‘Rowdy’ memoir writer to speak, sign books
Circling the Square
By Ceci Clover, Jackson Hole, Wyo.
Date: September 26, 2012
Ken Asel, rector of St. John’s Episcopal Church of Jackson Hole, and Father Frank Johnson share interesting history about Teton County Library.
The valley’s first public library dates officially from 1915, when Father Royal Balcom located it in what is now the church’s office building, St. John’s House. However, the collection existed informally from 1912, when St. John’s House first opened.
According to a 1915 Jackson’s Hole Courier report, the library consisted of 900 volumes accumulated primarily by Father Seth Hawley, Father Balcom’s predecessor, from his previous parish in New Jersey. The library remained at the parish until it was formally gifted to the community, at which time it was moved to a new location through the efforts of St. John’s parishioner Mildred Buchenroth.
As Father Ken points out, the founding of the library and gifting to the county is the same story as that of St. John’s Hospital, which was established at the same time on the church grounds. The church has been and continues to be the fertile soil from which many a local legacy begins.
The Jackson Hole Historical Society and Museum and Teton County Library present an evening with author Sophie Echeverria at 7 p.m. in the museum classroom at 225 N. Cache St. Sophie will share stories from her new book, “Look Both Ways Before Breaking the Law: A Rowdy Memoir,” which is the second in what is to be a trilogy of memoirs.
Sophie, who has lived in Jackson Hole since 1980, was raised on a dude ranch near Wickenburg, Ariz. She attended the University of Arizona, where her writing talent was recognized by a professor. However, her literary career was postponed by marriage and rearing eight children. Encouraged by her children to write her stories, Sophie began her trilogy in 2007.
Jackson Hole writer Tim Sandlin comments on the back of the book, “The second volume of this family saga is just as funny, sad, tragic and life-affirming as the first.”
Sophie will sign her books after the program. Refreshments will be served. Admission for museum members is free. For others, it costs $5, which includes admission to the museum exhibition area before the program.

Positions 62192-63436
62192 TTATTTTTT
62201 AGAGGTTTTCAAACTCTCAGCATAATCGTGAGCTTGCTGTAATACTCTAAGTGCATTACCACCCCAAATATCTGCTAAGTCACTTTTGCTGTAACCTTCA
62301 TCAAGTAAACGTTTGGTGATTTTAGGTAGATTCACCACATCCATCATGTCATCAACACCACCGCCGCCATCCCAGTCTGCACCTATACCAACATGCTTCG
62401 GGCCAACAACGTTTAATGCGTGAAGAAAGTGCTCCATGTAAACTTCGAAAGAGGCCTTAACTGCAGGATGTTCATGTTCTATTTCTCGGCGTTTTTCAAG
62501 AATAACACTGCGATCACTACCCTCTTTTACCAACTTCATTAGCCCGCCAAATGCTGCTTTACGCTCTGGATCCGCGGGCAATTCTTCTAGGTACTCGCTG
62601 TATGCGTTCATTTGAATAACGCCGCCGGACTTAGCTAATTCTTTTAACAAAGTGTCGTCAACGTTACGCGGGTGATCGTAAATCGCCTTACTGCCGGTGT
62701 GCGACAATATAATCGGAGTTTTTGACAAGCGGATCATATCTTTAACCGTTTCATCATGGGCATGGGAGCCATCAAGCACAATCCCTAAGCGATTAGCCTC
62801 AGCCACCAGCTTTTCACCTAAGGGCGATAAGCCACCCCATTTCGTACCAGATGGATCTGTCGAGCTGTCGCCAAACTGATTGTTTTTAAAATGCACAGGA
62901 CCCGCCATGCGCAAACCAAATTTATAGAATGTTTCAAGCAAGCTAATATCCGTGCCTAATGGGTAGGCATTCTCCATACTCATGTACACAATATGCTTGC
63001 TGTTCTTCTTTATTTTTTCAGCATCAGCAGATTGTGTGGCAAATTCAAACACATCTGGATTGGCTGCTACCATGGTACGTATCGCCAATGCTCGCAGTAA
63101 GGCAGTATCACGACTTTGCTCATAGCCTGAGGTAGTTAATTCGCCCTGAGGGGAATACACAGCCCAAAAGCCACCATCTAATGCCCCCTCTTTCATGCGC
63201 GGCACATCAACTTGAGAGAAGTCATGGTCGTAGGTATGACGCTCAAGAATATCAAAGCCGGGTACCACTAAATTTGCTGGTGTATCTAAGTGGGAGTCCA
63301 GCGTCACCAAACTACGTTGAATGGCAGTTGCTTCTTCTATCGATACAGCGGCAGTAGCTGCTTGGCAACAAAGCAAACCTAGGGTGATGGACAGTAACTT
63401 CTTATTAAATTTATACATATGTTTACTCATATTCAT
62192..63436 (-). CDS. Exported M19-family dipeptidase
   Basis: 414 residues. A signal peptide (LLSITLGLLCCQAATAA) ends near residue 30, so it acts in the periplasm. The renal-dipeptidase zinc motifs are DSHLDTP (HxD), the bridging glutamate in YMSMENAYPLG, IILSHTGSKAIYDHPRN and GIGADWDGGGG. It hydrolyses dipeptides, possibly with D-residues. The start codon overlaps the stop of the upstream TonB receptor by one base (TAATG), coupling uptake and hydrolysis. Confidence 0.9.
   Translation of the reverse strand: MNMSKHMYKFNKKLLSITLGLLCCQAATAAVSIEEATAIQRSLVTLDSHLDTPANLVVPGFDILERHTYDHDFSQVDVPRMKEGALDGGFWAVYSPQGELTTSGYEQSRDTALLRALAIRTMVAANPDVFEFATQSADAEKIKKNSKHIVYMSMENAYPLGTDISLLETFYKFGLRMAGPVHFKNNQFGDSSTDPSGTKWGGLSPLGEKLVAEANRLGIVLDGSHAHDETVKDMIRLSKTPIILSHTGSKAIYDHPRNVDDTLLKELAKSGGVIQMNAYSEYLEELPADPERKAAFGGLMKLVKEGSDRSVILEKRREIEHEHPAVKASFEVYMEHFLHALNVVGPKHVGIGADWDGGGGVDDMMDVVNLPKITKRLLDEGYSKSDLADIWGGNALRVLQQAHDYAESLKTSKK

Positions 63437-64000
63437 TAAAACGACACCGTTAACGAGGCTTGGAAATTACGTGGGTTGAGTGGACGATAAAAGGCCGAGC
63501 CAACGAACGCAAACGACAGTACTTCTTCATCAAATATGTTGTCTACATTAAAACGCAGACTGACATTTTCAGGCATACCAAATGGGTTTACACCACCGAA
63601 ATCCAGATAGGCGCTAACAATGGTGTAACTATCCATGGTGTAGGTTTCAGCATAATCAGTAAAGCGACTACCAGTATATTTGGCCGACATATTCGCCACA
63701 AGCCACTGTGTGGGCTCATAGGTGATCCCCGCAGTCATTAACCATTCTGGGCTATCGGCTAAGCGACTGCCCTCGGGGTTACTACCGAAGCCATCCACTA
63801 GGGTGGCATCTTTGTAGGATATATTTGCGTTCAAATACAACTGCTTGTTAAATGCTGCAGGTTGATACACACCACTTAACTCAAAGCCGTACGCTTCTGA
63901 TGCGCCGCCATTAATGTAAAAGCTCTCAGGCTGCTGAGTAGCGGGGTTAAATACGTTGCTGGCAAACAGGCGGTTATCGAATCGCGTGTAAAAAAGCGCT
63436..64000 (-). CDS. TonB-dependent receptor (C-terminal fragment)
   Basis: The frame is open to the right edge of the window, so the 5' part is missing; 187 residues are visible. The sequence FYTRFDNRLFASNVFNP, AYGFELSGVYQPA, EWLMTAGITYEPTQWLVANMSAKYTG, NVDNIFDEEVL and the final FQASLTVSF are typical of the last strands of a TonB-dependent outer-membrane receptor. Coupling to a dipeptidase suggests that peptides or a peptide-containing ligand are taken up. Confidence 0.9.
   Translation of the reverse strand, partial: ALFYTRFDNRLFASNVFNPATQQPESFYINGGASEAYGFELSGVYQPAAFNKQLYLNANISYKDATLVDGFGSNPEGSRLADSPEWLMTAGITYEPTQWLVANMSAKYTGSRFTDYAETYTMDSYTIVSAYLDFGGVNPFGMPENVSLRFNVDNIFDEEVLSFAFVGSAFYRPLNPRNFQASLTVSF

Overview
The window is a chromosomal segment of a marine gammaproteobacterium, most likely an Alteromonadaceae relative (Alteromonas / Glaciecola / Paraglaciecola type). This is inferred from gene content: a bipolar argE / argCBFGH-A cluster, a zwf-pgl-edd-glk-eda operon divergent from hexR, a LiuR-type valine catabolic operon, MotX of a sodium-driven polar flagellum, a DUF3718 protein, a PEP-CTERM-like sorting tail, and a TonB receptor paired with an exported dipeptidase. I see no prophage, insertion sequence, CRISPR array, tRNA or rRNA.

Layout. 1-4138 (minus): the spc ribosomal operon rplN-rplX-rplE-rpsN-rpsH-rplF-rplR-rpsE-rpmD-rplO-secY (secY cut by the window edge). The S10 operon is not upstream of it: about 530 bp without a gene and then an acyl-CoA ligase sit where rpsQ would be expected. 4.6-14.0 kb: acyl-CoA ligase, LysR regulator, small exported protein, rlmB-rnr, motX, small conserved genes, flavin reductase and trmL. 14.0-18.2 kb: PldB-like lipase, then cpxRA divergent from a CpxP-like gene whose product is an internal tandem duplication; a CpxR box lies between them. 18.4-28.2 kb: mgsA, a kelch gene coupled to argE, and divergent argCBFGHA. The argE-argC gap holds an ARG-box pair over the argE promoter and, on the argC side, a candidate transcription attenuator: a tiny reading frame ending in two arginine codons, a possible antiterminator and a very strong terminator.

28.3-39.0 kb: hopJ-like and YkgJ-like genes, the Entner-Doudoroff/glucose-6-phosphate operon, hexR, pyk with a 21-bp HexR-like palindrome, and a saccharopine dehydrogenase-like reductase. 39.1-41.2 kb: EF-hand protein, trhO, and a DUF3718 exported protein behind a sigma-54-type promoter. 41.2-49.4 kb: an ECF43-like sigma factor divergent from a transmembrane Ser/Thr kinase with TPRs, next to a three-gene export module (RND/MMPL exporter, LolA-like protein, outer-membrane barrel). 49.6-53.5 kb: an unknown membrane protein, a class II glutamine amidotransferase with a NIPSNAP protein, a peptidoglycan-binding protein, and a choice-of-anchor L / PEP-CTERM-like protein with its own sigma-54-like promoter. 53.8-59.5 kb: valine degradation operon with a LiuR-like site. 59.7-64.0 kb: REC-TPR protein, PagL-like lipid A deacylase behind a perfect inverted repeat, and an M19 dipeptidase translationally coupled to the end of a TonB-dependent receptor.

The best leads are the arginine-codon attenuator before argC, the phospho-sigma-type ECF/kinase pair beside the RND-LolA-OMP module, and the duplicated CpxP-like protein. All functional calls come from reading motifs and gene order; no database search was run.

This is the second program in the historical society and Teton County Library’s local author series exploring Jackson Hole-area history. The series continues Oct. 15, when Gap Pucci, a longtime outfitter in the area, will share stories from his book “We Married Adventure.” On Oct. 30, fur trade historian Jim Hardee returns to the history museum podium with a special program that commemorates the 200th anniversary of Robert Stuart and the Astorians’ return trip from the West Coast. Hardee will sign his book “Pierre’s Hole! The Fur Trade History of Teton Valley, Idaho.” The final program of the series will be Nov. 13 when Earle Layser will share stories from his most recent book, “The Jackson Hole Settlement Chronicles: The Lives and Times of the First Settlers.”
All programs are held in the museum classroom and begin at 7 p.m. Visit JacksonHoleHistory.org for information, or contact Karen Reinhart at email@example.com or 733-2414, ext. 203.
Erika Stoeckicht, who lives in Dayton, Ohio, wrote to request help finding out if her old friend, landlady and gardener extraordinaire had passed away. Here is what she had to say:
“I am a former resident of Jackson and Wilson. In Wilson, we built and sewed a yurt and rented the land from Dail Barbour out on Goodrich (now Goodrick Lane). I know it is still there, as I see it from Google images from Teton Pass — my old backcountry ski haunts.
“Anyway, I left the yurt and moved into a rental garage apartment at the corner of Snow King and King streets [owned by] Georgiana and Lee Johnson (Lee died while I was living there, I was actually working for Teton County Sheriff’s Office at the time and dispatching when he passed).
“Anyway, Georgiana lived on and was an amazing friend to me while I lived there. Currently, I am in Ohio, and I wish to know if my old friend had passed on to be with her loving husband Lee. I lived in the rental garage apartment in 1998 to 1999, I think. If you could please forward any link or information regarding her, I would greatly appreciate it.”
If you can help Erika out, email her at firstname.lastname@example.org.
Ceci Clover writes weekly on the doings and doers in and around Jackson Hole. Submissions may be sent to email@example.com, or call 307-733-8348.